• Engage critically with current debates and advanced scholarship regarding sustainability in order to evaluate the strengths and weaknesses of opposing arguments, recognising that competing interest groups may prioritise the sustainability of different factors [Critical thinker].
  • Combine data and methods from a range of academic and professional disciplines, while acknowledging that different specialist techniques produce data at different spatial and temporal scales and with differing levels of precision and certainty [Interdisciplinary thinker].
  • Identify trade-offs relevant to issues of sustainability, ascertain existing knowledge gaps, and define methodological approaches to fill these gaps, demonstrating how the research design will help address the identified problems [Problem solver and creator of new perspectives].
  • Undertake analyses of a discrete quantitative or qualitative dataset and/or the critical analysis of a discrete body of work, demonstrating what role the resulting conclusions play within questions of sustainability [Analytical].
  • Synthesise research findings and key scholarly debates, and communicate data, methods, conclusions and recommendations through a variety of oral, written, visual and digital media to academic, public, professional and policy-making audiences, demonstrating an ability to adapt to the respective needs of these audiences [Effective communicator].
  • Demonstrate originality in rigorous independent inquiry and show a clear contribution to the work of a team [Independent Researcher and Team player]

Fees and funding

Annual tuition fees for 2021/22

Study modeUK (home)International and EU
Full-time (1 year) £8,440£18,700
Part-time (2 years)
This is the year 1 fee. Fees for future years are subject to confirmation.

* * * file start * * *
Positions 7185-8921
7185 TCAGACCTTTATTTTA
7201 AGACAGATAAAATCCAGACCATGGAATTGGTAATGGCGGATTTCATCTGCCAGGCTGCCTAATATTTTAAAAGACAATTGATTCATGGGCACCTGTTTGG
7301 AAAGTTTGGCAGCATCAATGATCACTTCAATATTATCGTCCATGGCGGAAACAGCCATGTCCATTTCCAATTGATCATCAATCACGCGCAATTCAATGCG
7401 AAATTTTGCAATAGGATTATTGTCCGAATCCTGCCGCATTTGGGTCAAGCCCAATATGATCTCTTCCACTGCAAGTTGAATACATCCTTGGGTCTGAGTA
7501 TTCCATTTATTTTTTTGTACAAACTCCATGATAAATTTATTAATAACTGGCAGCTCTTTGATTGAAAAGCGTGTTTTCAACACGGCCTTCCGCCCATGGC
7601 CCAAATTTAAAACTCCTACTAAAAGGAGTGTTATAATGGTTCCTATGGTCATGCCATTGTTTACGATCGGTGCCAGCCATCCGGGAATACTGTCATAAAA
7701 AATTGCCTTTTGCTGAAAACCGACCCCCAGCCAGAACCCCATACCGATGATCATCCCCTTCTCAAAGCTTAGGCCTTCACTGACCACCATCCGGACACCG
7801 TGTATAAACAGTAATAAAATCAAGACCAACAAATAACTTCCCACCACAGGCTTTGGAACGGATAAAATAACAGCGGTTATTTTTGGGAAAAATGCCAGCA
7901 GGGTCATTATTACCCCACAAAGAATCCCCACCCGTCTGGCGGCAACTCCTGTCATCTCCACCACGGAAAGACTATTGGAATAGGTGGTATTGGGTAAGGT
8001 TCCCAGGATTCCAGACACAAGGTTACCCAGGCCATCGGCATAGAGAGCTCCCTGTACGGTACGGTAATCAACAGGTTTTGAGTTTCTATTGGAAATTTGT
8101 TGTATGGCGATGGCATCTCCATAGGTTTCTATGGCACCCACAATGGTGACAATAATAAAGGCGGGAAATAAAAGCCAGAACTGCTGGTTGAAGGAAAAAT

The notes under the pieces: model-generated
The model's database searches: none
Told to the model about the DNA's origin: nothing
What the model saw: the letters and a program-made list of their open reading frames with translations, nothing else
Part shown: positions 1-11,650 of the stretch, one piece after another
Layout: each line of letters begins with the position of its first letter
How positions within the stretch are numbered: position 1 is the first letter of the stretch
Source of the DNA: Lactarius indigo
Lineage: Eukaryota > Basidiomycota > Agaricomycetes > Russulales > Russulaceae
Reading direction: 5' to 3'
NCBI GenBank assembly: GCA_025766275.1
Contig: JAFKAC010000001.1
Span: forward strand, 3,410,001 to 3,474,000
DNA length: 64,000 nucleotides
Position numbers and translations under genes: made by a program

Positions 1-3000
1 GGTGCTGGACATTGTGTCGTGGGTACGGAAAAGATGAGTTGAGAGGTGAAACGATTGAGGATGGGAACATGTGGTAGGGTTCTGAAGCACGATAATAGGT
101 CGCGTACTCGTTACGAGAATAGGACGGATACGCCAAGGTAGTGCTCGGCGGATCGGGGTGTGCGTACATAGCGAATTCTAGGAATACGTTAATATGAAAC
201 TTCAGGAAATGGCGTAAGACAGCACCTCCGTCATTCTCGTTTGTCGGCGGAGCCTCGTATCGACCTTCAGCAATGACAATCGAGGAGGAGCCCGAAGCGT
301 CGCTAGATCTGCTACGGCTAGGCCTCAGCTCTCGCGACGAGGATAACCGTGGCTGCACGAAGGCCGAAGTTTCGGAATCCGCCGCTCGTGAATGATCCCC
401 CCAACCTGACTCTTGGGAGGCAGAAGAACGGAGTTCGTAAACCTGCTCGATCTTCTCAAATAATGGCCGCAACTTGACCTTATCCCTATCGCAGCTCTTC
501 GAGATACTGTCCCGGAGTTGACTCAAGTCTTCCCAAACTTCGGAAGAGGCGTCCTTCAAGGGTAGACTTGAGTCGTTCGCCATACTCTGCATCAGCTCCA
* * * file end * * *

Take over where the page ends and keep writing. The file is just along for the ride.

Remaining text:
Part-time (3 years)
This is the year 1 fee. Fees for future years are subject to confirmation.

Students on a Student Visa (formerly Tier 4 Visa) are not currently permitted to study part-time at York.

For courses which are longer than one year, the tuition fees quoted are for the first year of study. Fees for subsequent years are subject to increase (no more than 2% each year).

Fees information

UK (home) or international fees? The level of fee that you will be asked to pay depends on whether you're classed as a UK (home) or international student. Check your fee status

Find out more information about tuition fees and how to pay them.

Additional costs

We don't anticipate there being any additional fees associated with this course. All books and resources you need will be available in the library or online and it isn't mandatory that you buy your own copies. You may wish to set aside a small budget for photocopying, depending on how you like to work.

Funding information

Discover your funding options to help with tuition fees and living costs.

We'll confirm more funding opportunities for students joining us in 2021/22 throughout the year.

If you've successfully completed an undergraduate degree at York you could be eligible for a 10% Masters fee discount.

The Department of Archaeology usually offers a £1000 discount to students coming through from its undergraduate BA/BSc programmes in the current year. This is in addition to the University Masters fee discount scheme.

Living costs

You can use our living costs guide to help plan your budget. It covers additional costs that are not included in your tuition fee such as expenses for accommodation and study materials.

Working together

Our staff collaborate with a broad range of private and public organisations including UNEP, DEFRA, Forestry Commission, Natural England, English Heritage, and the Overseas Development Institute.

Beautiful surroundings

In addition to our new state-of-the-art Environment and Geography building, you may also have the opportunity to study in the beautiful, medieval King's Manor, the home of our archaeology department, in the heart of the historic city of York.

Feel at home

Informality is one of our distinctive qualities - the atmosphere in our departments is friendly, supportive and enthusiastic. We want you to develop your potential and thrive at York.

Teaching and assessment

You’ll work with world‐leading academics who’ll challenge you to think independently and excel in all that you do. Our approach to teaching will provide you with the knowledge, opportunities, and support you need to grow and succeed in a global workplace.

Coronavirus (Covid-19): changes to courses

We've made some changes to the way our courses are delivered to minimise potential disruption from the ongoing global pandemic.

Teaching format